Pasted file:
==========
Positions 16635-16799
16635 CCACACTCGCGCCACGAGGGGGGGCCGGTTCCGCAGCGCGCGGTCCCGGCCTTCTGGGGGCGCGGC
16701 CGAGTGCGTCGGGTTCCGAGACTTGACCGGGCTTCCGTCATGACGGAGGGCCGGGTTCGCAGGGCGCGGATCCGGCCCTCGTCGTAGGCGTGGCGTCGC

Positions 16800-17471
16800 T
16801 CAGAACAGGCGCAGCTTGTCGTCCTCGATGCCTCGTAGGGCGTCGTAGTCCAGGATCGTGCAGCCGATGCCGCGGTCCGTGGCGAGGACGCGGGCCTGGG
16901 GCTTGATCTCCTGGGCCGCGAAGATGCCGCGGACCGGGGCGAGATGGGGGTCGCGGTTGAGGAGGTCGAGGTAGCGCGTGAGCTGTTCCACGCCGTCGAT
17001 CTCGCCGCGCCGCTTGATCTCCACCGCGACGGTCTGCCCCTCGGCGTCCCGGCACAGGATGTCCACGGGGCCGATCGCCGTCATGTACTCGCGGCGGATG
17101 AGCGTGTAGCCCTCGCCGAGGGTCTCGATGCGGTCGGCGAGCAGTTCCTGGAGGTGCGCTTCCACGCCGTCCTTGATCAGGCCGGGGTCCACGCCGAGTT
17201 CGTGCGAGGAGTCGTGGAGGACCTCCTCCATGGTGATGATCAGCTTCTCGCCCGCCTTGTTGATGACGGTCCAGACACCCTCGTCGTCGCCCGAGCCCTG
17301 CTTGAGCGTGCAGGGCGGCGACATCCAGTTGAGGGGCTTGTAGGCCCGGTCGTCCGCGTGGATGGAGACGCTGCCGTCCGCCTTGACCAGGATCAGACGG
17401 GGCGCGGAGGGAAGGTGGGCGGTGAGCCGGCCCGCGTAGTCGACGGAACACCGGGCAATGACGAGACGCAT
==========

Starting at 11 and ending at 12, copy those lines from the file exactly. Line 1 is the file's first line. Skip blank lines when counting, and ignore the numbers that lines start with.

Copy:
17301 CTTGAGCGTGCAGGGCGGCGACATCCAGTTGAGGGGCTTGTAGGCCCGGTCGTCCGCGTGGATGGAGACGCTGCCGTCCGCCTTGACCAGGATCAGACGG
17401 GGCGCGGAGGGAAGGTGGGCGGTGAGCCGGCCCGCGTAGTCGACGGAACACCGGGCAATGACGAGACGCAT